February 2010 Archives

Pull a string a puppet moves

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By Charles Bukowski


each man must realize
that it can all disappear very
quickly:
the cat, the woman, the job,
the front tire,
the bed, the walls, the
room; all our necessities
including love,
rest on foundations of sand -
and any given cause,
no matter how unrelated:
the death of a boy in Hong Kong
or a blizzard in Omaha ...
can serve as your undoing.
all your chinaware crashing to the
kitchen floor, your girl will enter
and you'll be standing, drunk,
in the center of it and she'll ask:
my god, what's the matter?
and you'll answer: I don't know,
I don't know ...

- Posted from my iPhone

Nostalgia by Dawn Potter

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It was darker then, in the nights when the cars
Came sliding around the traffic circle, when the headlights
Speckled with rain traveled the bedroom walls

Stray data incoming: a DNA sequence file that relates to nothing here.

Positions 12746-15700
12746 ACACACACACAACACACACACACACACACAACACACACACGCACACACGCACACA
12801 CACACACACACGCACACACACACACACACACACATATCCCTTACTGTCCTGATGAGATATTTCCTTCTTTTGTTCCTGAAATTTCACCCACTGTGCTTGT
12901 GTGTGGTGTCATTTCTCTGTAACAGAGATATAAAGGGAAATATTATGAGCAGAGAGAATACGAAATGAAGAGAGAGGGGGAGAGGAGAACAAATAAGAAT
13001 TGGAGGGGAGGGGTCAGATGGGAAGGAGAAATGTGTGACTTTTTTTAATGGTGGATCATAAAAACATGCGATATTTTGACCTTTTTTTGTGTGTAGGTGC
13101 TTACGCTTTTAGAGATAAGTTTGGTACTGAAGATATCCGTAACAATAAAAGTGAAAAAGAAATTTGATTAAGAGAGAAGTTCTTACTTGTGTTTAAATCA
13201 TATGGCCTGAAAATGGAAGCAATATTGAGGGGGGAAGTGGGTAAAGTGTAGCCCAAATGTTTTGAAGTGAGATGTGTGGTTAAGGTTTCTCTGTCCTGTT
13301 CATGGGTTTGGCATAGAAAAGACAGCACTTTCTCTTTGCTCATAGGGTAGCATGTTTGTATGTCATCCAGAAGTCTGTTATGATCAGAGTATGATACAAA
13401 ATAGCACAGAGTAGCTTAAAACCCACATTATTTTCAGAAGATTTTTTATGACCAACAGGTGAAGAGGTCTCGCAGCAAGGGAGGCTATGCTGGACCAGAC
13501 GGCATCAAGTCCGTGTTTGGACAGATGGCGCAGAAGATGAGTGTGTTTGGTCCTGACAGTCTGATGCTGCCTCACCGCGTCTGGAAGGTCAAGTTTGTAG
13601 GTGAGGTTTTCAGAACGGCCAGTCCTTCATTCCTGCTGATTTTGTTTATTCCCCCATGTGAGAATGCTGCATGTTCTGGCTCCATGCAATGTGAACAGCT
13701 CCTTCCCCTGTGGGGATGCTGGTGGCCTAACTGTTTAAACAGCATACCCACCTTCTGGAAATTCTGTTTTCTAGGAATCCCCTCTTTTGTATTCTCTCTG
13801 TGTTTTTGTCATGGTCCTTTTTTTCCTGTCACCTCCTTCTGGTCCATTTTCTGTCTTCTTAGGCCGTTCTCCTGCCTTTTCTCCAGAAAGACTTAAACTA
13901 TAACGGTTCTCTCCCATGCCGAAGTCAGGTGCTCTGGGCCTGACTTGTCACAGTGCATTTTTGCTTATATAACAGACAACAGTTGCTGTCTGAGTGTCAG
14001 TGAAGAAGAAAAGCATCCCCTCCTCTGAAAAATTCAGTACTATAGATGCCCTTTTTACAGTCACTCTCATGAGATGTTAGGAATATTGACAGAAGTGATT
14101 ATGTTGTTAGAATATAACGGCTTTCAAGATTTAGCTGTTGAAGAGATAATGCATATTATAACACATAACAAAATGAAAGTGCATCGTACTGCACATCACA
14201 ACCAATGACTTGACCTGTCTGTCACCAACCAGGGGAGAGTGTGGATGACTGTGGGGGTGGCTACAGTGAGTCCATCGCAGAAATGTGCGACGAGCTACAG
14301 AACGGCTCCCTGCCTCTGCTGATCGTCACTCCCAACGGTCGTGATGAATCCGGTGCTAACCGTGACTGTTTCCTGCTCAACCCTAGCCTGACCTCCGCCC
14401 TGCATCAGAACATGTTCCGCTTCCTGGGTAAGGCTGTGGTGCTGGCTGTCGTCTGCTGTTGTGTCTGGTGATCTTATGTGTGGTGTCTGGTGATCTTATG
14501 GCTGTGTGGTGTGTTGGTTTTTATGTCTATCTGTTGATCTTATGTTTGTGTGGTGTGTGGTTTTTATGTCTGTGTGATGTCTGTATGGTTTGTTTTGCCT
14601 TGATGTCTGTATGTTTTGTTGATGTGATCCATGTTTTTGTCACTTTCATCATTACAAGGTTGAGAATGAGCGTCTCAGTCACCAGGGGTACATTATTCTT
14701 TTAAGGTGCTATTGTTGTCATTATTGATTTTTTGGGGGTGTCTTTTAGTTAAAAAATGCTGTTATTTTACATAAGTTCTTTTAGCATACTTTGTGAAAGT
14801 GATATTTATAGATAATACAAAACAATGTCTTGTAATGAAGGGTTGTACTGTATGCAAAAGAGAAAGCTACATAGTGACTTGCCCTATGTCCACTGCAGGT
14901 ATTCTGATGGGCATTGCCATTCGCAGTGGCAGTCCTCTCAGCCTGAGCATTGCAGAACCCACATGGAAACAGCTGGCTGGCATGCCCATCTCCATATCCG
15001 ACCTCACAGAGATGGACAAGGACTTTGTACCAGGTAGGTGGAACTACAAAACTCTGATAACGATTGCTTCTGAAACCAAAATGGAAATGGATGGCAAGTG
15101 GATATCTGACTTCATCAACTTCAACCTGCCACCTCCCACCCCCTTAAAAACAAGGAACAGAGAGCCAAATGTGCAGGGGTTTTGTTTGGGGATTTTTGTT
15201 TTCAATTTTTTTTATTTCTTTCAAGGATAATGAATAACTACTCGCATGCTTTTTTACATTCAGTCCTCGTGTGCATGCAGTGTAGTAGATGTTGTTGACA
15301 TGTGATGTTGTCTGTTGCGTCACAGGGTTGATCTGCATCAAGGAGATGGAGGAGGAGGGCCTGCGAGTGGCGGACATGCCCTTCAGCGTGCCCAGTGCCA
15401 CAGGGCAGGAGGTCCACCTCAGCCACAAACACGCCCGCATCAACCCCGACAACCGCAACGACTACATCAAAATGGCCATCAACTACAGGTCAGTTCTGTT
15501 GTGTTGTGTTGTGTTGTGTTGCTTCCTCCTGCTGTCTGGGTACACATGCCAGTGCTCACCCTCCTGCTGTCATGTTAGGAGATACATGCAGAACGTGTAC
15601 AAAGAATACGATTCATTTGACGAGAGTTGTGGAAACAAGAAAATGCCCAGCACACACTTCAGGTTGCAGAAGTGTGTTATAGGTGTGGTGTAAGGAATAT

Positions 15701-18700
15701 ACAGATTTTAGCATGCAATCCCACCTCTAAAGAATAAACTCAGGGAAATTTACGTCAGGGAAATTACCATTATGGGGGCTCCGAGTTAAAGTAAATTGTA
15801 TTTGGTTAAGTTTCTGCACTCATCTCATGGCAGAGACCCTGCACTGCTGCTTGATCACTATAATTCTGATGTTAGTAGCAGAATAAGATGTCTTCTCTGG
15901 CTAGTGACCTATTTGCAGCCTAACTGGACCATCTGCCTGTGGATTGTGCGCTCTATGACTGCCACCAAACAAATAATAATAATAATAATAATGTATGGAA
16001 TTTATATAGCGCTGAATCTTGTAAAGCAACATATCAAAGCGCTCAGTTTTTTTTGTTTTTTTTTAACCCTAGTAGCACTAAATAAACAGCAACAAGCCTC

and vanished; when the typewriter, the squeaking chair,
the slow voice of the radio stirred the night air like a fan.
Of course, the ones we loved were beautiful--
slim, dark-haired, intent on their books.
The rain came swishing against the lamp-lit windows.
The cat purred in his chair. A clock sang,
and we lay nearly asleep, almost dreaming,
almost alone, nearly gone--the days fly so;
and the nights, like sleep, disappear without memory.


- Posted from my iPhone, early in the morning.

This Year's Valentine by Philip Appleman

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They could
pump frenzy into air ducts
and rage into reservoirs,